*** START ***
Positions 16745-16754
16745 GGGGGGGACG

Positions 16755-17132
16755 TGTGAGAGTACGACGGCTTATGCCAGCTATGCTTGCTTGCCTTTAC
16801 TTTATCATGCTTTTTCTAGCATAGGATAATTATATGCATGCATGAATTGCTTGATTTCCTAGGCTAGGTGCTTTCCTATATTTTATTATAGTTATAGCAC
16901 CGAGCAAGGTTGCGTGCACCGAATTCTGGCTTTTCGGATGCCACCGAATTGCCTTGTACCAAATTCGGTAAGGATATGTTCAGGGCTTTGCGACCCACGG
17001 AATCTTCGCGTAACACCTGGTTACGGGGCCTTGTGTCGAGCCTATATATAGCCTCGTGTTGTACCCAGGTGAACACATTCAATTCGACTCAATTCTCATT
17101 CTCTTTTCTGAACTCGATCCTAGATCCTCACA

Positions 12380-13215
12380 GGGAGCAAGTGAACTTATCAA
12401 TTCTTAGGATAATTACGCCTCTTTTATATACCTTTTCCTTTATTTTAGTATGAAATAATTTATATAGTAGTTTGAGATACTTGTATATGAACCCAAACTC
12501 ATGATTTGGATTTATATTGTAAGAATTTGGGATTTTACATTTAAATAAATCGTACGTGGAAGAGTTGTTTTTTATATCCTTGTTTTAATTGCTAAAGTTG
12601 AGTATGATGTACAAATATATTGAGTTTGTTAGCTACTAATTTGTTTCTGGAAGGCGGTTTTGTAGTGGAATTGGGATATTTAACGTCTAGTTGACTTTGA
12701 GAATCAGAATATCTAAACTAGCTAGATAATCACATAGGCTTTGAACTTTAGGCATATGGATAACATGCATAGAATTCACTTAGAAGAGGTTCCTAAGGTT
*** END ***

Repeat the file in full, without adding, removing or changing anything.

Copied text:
Positions 16745-16754
16745 GGGGGGGACG

Positions 16755-17132
16755 TGTGAGAGTACGACGGCTTATGCCAGCTATGCTTGCTTGCCTTTAC
16801 TTTATCATGCTTTTTCTAGCATAGGATAATTATATGCATGCATGAATTGCTTGATTTCCTAGGCTAGGTGCTTTCCTATATTTTATTATAGTTATAGCAC
16901 CGAGCAAGGTTGCGTGCACCGAATTCTGGCTTTTCGGATGCCACCGAATTGCCTTGTACCAAATTCGGTAAGGATATGTTCAGGGCTTTGCGACCCACGG
17001 AATCTTCGCGTAACACCTGGTTACGGGGCCTTGTGTCGAGCCTATATATAGCCTCGTGTTGTACCCAGGTGAACACATTCAATTCGACTCAATTCTCATT
17101 CTCTTTTCTGAACTCGATCCTAGATCCTCACA

Positions 12380-13215
12380 GGGAGCAAGTGAACTTATCAA
12401 TTCTTAGGATAATTACGCCTCTTTTATATACCTTTTCCTTTATTTTAGTATGAAATAATTTATATAGTAGTTTGAGATACTTGTATATGAACCCAAACTC
12501 ATGATTTGGATTTATATTGTAAGAATTTGGGATTTTACATTTAAATAAATCGTACGTGGAAGAGTTGTTTTTTATATCCTTGTTTTAATTGCTAAAGTTG
12601 AGTATGATGTACAAATATATTGAGTTTGTTAGCTACTAATTTGTTTCTGGAAGGCGGTTTTGTAGTGGAATTGGGATATTTAACGTCTAGTTGACTTTGA
12701 GAATCAGAATATCTAAACTAGCTAGATAATCACATAGGCTTTGAACTTTAGGCATATGGATAACATGCATAGAATTCACTTAGAAGAGGTTCCTAAGGTT